By utilizing both inward and outward kindness and gratitude you’ll find yourself behaving in such a different manner than before. You will literally feel more open to your surroundings and those who inhabit it. Where you once felt fear and shame, you’ll now feel love and acceptance within yourself. You’ll forgive yourself for mistakes rather than belittle yourself. You’ll forgive others for things you once held grudges for. You’ll still feel and experience anger, frustration, pain, and fear – but you simply won’t cling to them, you’ll let them pass through you unaffected. Your heart will be open.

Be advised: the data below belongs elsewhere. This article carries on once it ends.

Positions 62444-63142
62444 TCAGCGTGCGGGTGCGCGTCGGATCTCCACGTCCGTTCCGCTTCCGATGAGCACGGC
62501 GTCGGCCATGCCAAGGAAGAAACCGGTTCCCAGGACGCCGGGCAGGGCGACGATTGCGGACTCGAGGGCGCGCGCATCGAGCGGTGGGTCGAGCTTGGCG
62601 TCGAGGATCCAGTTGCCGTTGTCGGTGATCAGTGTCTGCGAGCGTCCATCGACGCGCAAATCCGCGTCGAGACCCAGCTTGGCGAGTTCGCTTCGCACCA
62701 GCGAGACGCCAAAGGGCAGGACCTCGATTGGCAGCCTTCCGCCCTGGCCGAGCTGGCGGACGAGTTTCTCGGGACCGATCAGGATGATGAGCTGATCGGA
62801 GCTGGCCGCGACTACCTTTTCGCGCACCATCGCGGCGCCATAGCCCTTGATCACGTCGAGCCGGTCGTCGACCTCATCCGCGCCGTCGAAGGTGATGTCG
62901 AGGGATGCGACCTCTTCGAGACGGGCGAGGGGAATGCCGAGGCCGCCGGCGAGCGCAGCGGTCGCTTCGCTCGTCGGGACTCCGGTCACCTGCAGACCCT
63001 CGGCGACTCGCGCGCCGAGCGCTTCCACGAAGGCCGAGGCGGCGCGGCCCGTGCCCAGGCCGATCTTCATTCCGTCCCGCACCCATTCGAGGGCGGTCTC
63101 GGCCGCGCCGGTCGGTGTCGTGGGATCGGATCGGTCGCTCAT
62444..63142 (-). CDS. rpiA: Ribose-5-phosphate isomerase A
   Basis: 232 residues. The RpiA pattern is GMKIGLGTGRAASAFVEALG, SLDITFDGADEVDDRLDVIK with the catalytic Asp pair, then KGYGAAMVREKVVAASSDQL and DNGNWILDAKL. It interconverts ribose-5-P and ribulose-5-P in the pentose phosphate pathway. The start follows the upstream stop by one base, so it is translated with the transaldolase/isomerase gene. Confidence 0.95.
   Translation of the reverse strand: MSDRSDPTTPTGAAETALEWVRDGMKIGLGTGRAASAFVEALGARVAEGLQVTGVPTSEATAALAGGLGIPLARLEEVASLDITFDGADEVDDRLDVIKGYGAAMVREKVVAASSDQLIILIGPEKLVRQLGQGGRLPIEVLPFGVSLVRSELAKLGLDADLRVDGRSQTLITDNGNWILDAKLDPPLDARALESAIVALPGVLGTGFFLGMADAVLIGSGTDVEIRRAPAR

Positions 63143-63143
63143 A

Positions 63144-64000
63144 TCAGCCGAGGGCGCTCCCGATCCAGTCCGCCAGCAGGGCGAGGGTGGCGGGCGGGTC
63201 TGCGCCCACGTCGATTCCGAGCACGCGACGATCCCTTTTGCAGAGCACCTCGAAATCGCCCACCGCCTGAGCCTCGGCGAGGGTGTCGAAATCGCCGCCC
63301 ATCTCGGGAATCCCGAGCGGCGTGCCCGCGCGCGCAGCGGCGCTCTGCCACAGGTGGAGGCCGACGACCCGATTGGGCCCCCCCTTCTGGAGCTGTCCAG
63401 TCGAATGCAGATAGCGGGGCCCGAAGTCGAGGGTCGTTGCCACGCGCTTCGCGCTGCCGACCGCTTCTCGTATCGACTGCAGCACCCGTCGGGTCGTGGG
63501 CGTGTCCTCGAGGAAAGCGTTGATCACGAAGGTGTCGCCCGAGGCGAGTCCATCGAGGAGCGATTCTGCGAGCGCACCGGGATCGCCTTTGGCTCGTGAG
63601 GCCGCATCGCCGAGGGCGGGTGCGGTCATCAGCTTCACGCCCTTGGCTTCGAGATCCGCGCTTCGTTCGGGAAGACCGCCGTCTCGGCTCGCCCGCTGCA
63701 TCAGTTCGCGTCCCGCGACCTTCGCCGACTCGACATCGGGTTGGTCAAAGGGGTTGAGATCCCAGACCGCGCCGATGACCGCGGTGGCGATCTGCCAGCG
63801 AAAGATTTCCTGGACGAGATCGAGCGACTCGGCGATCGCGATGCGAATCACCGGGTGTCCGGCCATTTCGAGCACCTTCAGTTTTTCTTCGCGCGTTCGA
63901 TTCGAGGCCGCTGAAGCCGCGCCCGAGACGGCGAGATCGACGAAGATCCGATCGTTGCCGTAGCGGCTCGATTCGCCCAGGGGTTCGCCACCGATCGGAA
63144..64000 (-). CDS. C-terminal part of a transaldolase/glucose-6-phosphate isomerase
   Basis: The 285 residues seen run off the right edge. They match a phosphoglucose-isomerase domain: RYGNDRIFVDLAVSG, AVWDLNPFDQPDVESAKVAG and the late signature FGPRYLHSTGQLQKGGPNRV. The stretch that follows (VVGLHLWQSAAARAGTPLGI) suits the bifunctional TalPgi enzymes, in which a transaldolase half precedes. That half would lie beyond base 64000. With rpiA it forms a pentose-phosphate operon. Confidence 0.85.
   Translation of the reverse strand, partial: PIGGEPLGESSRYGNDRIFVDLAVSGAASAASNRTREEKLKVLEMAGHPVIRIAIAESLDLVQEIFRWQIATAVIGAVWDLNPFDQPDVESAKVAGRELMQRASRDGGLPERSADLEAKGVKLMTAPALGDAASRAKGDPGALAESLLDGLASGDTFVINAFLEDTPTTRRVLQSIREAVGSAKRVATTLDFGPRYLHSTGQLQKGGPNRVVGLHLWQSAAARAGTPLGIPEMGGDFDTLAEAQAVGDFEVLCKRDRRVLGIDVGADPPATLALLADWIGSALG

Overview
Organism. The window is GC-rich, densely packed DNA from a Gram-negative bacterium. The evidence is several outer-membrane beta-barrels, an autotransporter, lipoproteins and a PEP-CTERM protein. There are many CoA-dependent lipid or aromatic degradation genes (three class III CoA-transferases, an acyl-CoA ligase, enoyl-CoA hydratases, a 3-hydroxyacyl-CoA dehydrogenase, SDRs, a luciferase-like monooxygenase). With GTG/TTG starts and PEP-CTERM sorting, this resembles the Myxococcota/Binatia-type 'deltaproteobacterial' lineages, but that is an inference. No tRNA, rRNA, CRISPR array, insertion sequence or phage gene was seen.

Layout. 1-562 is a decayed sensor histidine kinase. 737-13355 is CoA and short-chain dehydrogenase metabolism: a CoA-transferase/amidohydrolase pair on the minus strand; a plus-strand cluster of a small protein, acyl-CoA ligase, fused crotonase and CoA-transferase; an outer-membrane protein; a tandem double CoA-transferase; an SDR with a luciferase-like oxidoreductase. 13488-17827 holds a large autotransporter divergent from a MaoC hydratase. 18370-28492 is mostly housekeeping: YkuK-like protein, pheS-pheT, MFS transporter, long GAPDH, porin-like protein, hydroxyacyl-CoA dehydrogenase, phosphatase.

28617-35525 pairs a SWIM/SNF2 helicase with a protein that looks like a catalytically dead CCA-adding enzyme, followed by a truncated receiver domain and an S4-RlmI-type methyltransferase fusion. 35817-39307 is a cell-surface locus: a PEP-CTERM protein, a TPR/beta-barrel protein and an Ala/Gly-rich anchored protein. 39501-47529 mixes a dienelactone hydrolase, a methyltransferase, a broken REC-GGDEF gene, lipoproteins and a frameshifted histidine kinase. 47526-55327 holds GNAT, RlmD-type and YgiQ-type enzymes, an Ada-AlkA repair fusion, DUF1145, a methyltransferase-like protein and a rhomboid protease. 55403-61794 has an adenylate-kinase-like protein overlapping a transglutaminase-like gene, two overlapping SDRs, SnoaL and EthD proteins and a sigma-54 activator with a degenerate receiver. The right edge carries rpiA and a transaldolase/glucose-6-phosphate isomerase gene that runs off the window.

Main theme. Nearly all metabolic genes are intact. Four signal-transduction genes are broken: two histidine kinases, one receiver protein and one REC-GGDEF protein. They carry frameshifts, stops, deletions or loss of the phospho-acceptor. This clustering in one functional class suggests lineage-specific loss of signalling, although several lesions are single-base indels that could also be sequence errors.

It takes effort to maintain this level of openness – especially in a world that is seemingly dominated but negativity. There will be times in which you want to close yourself again, to lay the bricks of fear – but you must remind yourself that openness will always triumph over pain. The short term hurt does not justify robbing yourself of life. Keep practicing inwards and outwards kindness and gratitude. Keep yourself open to the highs and lows of life, both offer opportunities for growth. Keep yourself open to not just romantic love but the love of friendship and the love of life. And if you do find your heart closed once more, that’s okay, just acknowledge it and accept it and begin the journey again.